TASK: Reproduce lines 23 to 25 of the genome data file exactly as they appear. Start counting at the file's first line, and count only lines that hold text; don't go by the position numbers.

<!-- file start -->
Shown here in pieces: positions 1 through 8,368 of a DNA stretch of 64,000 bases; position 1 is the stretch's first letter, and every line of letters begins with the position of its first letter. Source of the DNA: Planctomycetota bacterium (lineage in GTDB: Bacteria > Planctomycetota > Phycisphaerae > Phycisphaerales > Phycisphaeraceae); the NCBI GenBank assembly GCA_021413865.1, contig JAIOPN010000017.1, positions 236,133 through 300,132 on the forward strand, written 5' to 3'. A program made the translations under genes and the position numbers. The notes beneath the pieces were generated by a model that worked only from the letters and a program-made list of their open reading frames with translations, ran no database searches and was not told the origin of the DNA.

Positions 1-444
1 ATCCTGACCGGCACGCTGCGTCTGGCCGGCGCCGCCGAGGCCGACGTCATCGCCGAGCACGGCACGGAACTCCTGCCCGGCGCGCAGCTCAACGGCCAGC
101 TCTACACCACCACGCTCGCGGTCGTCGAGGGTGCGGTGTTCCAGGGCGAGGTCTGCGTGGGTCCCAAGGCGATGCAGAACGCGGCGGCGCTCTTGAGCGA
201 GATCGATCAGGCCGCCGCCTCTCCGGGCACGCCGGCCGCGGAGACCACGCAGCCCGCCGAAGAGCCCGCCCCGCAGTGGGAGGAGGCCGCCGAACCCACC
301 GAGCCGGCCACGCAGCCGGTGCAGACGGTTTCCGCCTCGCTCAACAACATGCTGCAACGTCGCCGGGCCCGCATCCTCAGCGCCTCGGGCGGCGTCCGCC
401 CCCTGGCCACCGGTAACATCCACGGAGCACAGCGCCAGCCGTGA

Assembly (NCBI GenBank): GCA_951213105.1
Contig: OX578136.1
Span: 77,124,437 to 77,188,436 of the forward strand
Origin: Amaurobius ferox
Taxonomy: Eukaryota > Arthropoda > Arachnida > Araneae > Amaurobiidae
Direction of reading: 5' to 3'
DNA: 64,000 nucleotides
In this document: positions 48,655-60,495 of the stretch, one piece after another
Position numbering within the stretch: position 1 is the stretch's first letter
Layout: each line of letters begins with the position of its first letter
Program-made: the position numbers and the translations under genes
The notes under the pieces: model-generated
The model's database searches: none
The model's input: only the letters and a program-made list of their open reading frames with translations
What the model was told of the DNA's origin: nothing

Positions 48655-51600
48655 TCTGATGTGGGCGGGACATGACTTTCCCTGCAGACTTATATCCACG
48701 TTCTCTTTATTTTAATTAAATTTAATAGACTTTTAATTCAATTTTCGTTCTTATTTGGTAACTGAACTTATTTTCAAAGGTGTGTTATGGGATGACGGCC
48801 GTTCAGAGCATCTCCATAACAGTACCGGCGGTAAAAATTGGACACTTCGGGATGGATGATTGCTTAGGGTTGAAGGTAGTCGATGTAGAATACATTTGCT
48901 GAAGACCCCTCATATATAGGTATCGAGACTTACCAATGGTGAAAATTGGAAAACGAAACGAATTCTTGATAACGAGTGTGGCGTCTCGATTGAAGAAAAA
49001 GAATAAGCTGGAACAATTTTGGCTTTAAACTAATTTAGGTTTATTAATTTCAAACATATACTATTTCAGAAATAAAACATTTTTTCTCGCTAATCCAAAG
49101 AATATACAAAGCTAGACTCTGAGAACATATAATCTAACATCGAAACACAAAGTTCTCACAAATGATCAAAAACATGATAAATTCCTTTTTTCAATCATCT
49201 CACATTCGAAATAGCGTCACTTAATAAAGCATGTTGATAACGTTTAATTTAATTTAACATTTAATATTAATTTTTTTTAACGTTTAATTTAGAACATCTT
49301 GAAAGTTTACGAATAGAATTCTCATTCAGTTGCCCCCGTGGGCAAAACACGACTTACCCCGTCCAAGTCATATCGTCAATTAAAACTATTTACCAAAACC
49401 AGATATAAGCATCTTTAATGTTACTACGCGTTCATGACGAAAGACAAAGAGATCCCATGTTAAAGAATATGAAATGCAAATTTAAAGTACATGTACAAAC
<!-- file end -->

Positions 48655-51600
48655 TCTGATGTGGGCGGGACATGACTTTCCCTGCAGACTTATATCCACG
48701 TTCTCTTTATTTTAATTAAATTTAATAGACTTTTAATTCAATTTTCGTTCTTATTTGGTAACTGAACTTATTTTCAAAGGTGTGTTATGGGATGACGGCC